• Election Day 2006


    The morning Laura and I went to our polling place and cast our votes using the ES&S iVotronic, which is not nearly as nifty (or portable) as some other iProducts, specifically my Apple iPod. I was mildly amused that the machine must be activated by briefly inserting an “electronic ballot” cartridge — roughly the size and shape of an old SEGA video game cartridge — prior to each vote being cast. I was hoping that the ballot screen would be replaced by Road Rash 2, but instead of being able to beat motorcyclists with tire irons and chains I was presented with candidates for Governor, Attorney General, State Auditor and so on. Worst. Game. Ever!

    Also amusing was the Republican candidate for Secretary of State, Greg Hartmann. They say that name recognization plays a big part in elections; if so, poor Mr. Hartmann will likely be denied the office, as his name is associated with a politician who drew an Ace when exposed to Xenovirus Takis-A and gained the ability to manipulate the emotions of anyone with whom he came into physical contact. Gregg Hartmann (D-NY) created an alternate persona, Puppetman, who fed off negative emotions and psychic pain from those he touched. Though this Hartmann appeared to be a kind, compassionate humanitarian, he was actually a deceitful, calculating sociopath who used his abilities to further his own political career.Leigh, Stephen. 1987. “Strings” Wild Cards (George R. R. Martin, editor), Bantam Books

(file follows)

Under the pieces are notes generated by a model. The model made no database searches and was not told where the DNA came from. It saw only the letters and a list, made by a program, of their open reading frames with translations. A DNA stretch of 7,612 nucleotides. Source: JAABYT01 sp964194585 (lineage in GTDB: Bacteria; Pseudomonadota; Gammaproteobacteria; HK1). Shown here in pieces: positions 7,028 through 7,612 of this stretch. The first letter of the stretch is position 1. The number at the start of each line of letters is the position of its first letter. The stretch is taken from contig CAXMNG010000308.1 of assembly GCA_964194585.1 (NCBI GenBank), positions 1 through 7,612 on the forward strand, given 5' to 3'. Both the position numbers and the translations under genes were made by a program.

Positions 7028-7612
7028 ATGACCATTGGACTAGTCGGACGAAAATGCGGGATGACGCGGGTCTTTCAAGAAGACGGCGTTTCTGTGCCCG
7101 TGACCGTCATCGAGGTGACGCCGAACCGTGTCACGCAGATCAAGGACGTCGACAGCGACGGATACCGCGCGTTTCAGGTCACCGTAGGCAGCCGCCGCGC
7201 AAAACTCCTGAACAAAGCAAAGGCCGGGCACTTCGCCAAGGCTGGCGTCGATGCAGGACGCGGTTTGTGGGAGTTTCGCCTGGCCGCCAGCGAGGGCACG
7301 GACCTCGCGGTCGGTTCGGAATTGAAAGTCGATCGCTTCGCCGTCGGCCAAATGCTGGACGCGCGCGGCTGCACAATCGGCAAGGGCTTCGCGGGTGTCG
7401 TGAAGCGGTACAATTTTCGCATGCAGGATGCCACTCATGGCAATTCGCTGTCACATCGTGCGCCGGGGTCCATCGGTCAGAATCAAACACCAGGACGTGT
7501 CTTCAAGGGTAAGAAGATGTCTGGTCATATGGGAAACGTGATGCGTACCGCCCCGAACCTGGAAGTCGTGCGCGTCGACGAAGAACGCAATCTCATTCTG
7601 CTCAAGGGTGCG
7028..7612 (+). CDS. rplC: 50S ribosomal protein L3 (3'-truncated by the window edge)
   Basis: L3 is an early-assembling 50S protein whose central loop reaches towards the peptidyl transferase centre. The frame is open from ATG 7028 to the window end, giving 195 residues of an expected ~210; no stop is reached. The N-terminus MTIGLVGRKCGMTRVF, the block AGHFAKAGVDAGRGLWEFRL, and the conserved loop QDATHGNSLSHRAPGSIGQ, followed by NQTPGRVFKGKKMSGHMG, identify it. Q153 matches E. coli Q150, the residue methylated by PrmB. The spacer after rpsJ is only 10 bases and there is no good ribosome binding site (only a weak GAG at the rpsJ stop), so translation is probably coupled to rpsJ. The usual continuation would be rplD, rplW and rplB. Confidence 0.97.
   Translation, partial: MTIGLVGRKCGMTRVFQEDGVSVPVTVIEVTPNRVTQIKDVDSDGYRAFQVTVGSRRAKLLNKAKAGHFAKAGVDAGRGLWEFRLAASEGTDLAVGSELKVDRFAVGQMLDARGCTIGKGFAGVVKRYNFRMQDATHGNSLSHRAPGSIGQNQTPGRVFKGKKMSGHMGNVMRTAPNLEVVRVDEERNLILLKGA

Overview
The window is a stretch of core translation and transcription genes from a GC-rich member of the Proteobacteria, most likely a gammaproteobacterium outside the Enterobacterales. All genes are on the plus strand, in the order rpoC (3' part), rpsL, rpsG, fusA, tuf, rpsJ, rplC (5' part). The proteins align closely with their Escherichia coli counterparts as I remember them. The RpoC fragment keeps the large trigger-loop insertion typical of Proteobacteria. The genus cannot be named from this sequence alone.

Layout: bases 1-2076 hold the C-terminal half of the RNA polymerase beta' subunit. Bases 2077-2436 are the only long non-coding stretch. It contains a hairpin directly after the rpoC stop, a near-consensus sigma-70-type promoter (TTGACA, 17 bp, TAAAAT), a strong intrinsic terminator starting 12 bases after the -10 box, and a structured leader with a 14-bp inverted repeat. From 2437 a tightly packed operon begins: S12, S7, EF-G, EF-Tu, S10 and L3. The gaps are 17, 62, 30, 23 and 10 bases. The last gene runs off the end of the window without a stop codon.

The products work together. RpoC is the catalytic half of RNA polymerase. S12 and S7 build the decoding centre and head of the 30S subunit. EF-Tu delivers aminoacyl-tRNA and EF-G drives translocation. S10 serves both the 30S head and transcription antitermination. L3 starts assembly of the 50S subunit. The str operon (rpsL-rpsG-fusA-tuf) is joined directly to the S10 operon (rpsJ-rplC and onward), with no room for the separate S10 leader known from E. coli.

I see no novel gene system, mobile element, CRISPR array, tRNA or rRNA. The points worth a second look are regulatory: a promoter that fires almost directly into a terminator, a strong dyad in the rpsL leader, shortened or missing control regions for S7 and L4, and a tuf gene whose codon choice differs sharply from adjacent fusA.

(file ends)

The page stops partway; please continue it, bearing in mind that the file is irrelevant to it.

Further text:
So, yeah, there’s a bit of a stigma attached to that name.

    In related news, Kyle has shown an early interest in the democratic process, and he came home with an “I Voted Today” sticker on his cap. He voted on a modified ballot that included such proposals as fewer naps, later bedtime, decreased border security between the living room and the dining room, and mantadory petting periods with the kitties.